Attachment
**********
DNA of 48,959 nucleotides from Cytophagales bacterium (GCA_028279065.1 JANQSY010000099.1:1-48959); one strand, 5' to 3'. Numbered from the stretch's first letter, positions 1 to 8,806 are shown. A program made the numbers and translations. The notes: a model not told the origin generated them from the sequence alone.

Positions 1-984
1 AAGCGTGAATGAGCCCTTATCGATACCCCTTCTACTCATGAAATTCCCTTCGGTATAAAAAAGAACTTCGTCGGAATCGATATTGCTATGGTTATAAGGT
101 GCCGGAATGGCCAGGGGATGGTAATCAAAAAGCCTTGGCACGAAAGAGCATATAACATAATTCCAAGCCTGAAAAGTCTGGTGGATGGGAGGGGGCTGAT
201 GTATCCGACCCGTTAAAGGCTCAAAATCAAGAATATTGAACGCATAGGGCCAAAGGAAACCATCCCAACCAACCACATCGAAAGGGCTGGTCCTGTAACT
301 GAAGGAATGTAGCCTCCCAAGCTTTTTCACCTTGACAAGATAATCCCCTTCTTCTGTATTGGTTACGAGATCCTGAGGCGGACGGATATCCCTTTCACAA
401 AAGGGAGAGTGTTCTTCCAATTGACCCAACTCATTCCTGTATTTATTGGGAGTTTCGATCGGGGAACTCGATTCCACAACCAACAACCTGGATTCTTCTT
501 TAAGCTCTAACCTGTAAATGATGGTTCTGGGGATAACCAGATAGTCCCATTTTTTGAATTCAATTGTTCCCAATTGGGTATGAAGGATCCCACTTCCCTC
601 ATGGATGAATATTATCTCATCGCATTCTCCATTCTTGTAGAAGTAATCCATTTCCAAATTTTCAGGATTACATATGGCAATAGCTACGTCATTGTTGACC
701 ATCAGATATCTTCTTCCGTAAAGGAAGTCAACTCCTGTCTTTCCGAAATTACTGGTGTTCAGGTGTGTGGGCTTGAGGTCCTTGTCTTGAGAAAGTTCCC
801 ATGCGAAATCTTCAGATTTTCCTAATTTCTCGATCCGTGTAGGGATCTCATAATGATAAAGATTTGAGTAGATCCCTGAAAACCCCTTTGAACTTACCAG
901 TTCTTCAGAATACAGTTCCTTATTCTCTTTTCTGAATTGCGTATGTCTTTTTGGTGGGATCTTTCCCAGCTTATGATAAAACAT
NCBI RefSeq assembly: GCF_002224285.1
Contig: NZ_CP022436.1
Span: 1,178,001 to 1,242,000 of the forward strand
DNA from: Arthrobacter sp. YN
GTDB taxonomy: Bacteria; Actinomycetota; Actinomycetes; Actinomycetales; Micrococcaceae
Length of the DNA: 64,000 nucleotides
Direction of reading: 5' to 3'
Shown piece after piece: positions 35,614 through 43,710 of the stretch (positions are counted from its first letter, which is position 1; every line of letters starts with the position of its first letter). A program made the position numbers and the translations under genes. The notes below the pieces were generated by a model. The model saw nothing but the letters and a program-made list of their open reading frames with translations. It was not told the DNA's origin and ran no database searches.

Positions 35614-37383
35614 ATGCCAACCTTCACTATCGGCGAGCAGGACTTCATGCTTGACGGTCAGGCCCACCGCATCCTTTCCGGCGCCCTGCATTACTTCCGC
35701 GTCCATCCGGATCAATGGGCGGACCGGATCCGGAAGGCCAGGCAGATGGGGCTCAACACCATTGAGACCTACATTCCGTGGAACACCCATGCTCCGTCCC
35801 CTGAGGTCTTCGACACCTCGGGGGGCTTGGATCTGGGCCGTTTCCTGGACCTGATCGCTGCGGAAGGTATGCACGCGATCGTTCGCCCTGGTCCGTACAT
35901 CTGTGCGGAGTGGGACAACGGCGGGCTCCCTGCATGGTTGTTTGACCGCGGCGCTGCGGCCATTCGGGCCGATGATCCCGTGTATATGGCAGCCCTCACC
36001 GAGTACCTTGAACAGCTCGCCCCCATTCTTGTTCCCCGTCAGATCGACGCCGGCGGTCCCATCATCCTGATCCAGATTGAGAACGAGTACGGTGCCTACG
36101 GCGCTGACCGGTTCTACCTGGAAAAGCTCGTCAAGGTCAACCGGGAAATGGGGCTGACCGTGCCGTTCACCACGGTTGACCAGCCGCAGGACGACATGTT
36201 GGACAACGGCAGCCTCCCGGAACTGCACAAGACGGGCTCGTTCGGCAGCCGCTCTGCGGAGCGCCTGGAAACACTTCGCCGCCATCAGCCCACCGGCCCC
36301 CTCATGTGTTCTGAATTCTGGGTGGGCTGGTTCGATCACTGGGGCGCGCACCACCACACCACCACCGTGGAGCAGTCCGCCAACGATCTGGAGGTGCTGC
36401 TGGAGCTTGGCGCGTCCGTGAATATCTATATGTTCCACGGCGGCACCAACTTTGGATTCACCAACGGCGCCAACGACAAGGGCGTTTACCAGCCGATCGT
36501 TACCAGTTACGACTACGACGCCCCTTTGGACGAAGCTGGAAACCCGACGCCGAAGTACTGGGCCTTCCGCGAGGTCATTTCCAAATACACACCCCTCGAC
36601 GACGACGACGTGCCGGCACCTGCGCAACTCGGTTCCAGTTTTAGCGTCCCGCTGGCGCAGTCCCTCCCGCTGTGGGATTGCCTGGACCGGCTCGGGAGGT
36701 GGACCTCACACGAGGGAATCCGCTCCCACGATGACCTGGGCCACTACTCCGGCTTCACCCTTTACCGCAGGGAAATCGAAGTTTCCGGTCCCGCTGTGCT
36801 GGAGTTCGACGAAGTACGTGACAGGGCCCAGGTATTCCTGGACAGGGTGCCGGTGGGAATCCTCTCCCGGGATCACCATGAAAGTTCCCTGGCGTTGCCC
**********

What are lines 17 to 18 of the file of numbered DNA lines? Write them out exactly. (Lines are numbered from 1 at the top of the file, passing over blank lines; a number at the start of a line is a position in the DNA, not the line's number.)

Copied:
GTDB taxonomy: Bacteria; Actinomycetota; Actinomycetes; Actinomycetales; Micrococcaceae
Length of the DNA: 64,000 nucleotides